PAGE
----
Since the Scene's first Innovations Issue in 2009, one thing has remained constant: the churn of new ideas right here in Nashville, from the creatively quirky to the potentially transformative.
That can mean applying something new to something old — putting a liquid center in a vinyl record, or bridging neuroscience and education. It can mean transforming a familiar object like an Android tablet into a touch-learning tool for blind math students, or taking an unmanned aerial vehicle and programming it to map ancient ruins and create detailed digital maps.
But innovation isn't just about things, and as these 13 projects demonstrate, Nashville is teeming not only with big ideas, but with the kinds of people who can set them in motion.
For Vanderbilt archaeologist Steven Wernke, there was some good news and some bad news. The good news: While searching the archives at the American Museum of Natural History in New York, he found some aerial photographs, taken in 1931, of a reducción (a kind of Spanish colonial planned community) in a remote part of Peru. This was exactly the sort of thing he wanted to study in more detail, and he later figured out exactly where it was located.
The bad news: To create a detailed map of such a large and complex site using current methods would take at least two years, possibly up to four. That's because the blimps and kites commonly used for this purpose fly in erratic paths, and the resulting images must be individually hand-matched to GPS data — an expensive, time-consuming and labor-intensive process.
After thinking about the problem for a while, Wernke came up with the idea of using an unmanned aerial vehicle — a UAV, or drone — to fly over the site, and then automating the image-matching process to create a 3D digital model. So he called Vanderbilt engineering professor Julie Adams and asked, "Can we build a UAV to do this?"
"OK," Adams remembers responding. "Who are you?"
As it turned out, Adams was indeed thinking about new applications for UAV technology, and her interests intersected with Wernke's in some intriguing and unexpected ways. But there was nothing on her website or CV indicating that. Wernke, after doing some research on possible collaborators, had cold-called her.
"I just kind of imagined that she would be the right kind of person," Wernke recalls with a grin.
This summer, Wernke and Adams have been on site in the Andes field-testing the product of their partnership thus far. The Semi-Autonomous Unmanned Aerial Vehicle, or SUAVe for short, consists of an Aurora Flight Sciences Skate — a fixed-wing, vertical-takeoff-and-landing craft about the size of a large pizza box — a GoPro HD digital camera, a GPS unit and a sophisticated controller.
The hardware, though carefully selected, is the easy part. Adams' most daunting task is perfecting the algorithms that will automate the flight, image gathering and GPS-correlating processes. Those algorithms have to account for a number of factors, including wind speed, wind direction, altitude above sea level, sun angle and battery life of the vehicle. The goal is to eventually perfect the system so that anyone, even with no technical expertise, can simply draw a rectangle on a computer screen, thus defining the area to be mapped, hand-launch the SUAVe, and let it go to work.
The resulting 3D image, not unlike what you see in Google Maps' "street view," would be highly detailed. In the best satellite imagery available now, one pixel represents about a half-meter. Wernke and Adams expect the SUAVe to produce images at 10 times that resolution — about 5 centimeters.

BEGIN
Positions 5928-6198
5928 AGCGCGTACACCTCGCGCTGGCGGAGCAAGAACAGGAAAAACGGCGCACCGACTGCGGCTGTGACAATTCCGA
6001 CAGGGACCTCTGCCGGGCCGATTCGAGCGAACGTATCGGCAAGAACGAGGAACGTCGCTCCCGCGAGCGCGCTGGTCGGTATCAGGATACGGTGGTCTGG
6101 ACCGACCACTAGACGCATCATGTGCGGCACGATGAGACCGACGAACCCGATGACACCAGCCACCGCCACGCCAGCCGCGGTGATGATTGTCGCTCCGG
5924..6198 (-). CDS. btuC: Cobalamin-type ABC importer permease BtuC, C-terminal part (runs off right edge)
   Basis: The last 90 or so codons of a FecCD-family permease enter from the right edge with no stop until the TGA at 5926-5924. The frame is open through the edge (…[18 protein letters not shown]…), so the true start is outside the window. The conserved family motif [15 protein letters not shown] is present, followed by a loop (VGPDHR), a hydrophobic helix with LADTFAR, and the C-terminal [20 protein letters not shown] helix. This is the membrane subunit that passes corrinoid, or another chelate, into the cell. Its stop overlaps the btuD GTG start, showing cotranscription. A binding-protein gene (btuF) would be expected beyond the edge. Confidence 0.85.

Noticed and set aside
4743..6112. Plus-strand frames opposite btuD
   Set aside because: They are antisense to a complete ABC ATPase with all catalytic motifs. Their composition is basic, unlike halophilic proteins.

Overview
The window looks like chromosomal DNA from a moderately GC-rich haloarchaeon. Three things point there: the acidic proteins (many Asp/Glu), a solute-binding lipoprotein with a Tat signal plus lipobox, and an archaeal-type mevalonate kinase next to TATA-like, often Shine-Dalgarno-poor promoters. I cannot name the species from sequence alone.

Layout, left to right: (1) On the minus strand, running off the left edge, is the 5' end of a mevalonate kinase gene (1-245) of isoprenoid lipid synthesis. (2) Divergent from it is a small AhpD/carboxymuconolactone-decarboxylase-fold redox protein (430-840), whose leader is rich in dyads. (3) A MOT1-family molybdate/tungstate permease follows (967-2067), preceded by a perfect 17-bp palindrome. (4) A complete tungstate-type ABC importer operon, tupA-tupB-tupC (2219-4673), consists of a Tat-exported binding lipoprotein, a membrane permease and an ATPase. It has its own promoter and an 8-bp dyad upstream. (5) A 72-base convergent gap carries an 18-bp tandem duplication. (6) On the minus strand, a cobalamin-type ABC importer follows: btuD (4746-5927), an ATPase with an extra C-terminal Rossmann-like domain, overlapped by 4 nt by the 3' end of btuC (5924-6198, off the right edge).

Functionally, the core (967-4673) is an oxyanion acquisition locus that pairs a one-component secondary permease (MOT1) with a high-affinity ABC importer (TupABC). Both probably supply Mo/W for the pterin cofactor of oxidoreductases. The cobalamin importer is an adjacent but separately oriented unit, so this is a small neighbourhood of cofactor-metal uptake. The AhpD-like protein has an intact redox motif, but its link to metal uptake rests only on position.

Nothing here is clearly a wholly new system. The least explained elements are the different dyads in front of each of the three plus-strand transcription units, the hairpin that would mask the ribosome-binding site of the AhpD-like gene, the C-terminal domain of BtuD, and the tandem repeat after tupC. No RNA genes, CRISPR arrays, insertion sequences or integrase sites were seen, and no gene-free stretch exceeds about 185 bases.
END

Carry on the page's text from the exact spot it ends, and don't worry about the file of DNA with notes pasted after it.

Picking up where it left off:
Wernke imagines a vast repository of archaeological data could be created at an unprecedented pace, which could be the last best chance for serious study in some cases. "Archaeological sites are disappearing quickly," he says.
Beyond the benefit to archaeological study, which would be enormous, Wernke says he sees the potential for even greater value: The SUAVe could empower the local people his teams work with in the field — "what I like to call our 'hosts,' not our 'informants,' " he adds.
"I can imagine this being used to do land surveys at the request of the communities that we work with," Wernke says. "They [could] document their own field holdings and their own irrigation systems."
And Wernke and Adams have already talked to professors in Vanderbilt's earth sciences department, who say using such a system to track the effects of climate change would be immensely helpful and cost-saving: A single image-collecting flight can cost $50,000, with rapid change necessitating multiple trips per year. By contrast, the SUAVe's one-time cost would be about $25,000.
If successful, systems developed as a result of the project could also be useful in what Adams calls "mass casualty, chem-bio, rad-nuclear and explosive events — things like 9/11." Adams' interest in UAVs developed, in part, out of her work with first responders, who told her they could use some kind of robotic unit to quickly assess conditions on the ground in the case of a large-scale catastrophe.
"If the bat tower collapsed, that's going to change the downtown structure," Adams says, and a device like the SUAVe could help provide an up-to-the-minute view of which streets are blocked by debris and where emergency crews are most needed.
"The things we're trying to pull together, people have looked at individually but haven't brought together yet," Adams says. She says it took "a long time" to get from that initial conversation to a workable proposal and, eventually, a flying pizza box with a camera and GPS strapped to it. But if her calculations are right, a lot could come from the little mapping drone she helped create with an archaeologist who called her one day out of the blue.
Math is the universal language.
Two plus two is four in Tennessee, just as it is in Timbuktu or Turkmenistan. And a parabola looks the same in Nashville as it does in Nice.
But what if you can't see the parabola?
The traditional method for teaching blind students about geometry concepts is quaint: It usually involves a corkboard with tacks connecting strings or pipe cleaners. The students run their fingers across the board and perceive the lines by feeling. This method, while effective, is time-consuming. Students also tend to find it difficult re-creating the shapes.
And come on — pipe cleaners?
Vanderbilt grad student Jenna Gorlewicz, with the help of her adviser Robert Webster, has come up with a very 2012 way of teaching algebra and geometry to visually impaired students.